How many government agencies are there? A FedGov website lists 438 federal ones. But other sources claim many more. We here at TPOL suspect that no one really knows. And don’t even get started on State governments – supposedly there are more than 83,000 local governments, each of which may be considered to have at least one agency.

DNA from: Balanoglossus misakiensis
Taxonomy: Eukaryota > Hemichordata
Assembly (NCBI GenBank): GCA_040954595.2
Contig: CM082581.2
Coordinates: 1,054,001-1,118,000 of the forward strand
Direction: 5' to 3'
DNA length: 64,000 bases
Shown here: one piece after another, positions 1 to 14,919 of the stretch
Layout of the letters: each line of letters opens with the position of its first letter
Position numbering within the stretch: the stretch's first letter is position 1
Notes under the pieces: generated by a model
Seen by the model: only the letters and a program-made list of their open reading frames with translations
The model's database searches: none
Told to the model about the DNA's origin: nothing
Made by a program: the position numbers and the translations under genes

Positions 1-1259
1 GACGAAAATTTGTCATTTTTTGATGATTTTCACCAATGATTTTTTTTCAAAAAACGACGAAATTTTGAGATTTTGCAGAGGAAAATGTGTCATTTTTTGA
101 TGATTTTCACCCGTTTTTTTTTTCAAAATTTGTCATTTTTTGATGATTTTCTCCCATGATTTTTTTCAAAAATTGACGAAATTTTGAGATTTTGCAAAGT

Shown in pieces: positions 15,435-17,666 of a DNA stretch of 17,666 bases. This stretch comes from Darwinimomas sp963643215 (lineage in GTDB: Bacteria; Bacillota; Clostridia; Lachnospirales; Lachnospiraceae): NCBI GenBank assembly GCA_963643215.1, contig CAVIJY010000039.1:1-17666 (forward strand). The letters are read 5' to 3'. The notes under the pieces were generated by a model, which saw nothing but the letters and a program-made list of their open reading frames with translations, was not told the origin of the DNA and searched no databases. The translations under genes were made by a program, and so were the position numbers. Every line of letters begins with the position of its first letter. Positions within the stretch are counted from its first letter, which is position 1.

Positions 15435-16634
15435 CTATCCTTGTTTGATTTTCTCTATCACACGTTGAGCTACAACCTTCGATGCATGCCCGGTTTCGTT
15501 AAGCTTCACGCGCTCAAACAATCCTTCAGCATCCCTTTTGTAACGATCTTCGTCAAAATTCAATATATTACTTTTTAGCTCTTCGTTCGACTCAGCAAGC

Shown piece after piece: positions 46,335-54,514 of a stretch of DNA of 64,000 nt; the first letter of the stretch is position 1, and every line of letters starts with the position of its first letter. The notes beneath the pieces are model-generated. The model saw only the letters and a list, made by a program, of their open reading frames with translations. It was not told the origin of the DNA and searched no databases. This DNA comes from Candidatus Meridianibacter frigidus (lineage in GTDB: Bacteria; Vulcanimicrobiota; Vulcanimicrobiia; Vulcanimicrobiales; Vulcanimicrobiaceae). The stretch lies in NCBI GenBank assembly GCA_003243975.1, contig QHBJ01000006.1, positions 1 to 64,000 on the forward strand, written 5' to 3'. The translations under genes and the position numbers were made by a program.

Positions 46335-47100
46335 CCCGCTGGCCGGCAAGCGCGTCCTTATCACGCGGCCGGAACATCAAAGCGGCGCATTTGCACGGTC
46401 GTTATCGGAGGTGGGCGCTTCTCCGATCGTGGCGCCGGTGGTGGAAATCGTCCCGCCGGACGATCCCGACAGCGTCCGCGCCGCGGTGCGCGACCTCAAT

It makes a joke of “land of the free” if (as we lovers of liberty do) we believe that government takes away freedom. We don’t doubt that some government agencies provide useful, even vital services. Even though private business can do all these things for the people and businesses and organizations of any jurisdiction – and usually better and cheaper. BUT many government agencies have either been useless (from a logical point of view) from their beginning, or have become anything but worth keeping around. There are many reasons: corruption, changes in technology and society, and abuse. One example – laughable in our opinion – is the US’s National Park Service, NPS. The NPS rules with an iron fist over millions of acres of the States, federal enclaves in every State. Over the 150 years it has existed in some form, its power and arrogance has grown, to the point that they can often ignore Congressional action. And after all, who can squabble about protecting our nations’ historical, scenic, and cultural heritage? For years NPS has sought to disarm visitors. says the friendship has run its course. (“if” is gratuitous in an indicative statement; they clearly meant “when”. Presuming accurately quoted, of course.) Now, in a recent safety message, as reported at Insider, the NPS is warning about the danger of bears. This is, of course, a valid concern for visitors to many national parks, especially in the West. And especially for those disarmed by the NPS. But what should they do? Well, the pitiful excuse for a public service agency, the National Park Service said people shouldn’t push their friends over when running from a bear. It said people shouldn’t sacrifice their friends even if “the friendship has run its course.” As one person pointed out, “if” is gratuitous in an indicative statement; they clearly meant “when”. Presuming accurately quoted, of course. Another pointed out that the idea matches the mentality of the typical federal bureaucrat: waive all responsibility and refuse to be accountable for someone facing a threat unprepared because they are not allowed to by government requirements. After all, the Constitution guarantees the God-given right of self-defense: even against bears. But the NPS forbids them. (It also occurs to us that the fedgov bureau-rats are trying to prevent what they would deem an appropriate behavior of leaving a friend (or acquaintance, or even family member) to feed the bear while they run.) Another pointed out that the FedGov – whether NPS, BLM, USFS, FWS, or whatever alphabet soup agency of the hundreds or thousands – cares a lot more for bears than they do for people. Which is, when you think about it, kind of strange. Bears don’t even pay income taxes or other federal taxes and fees.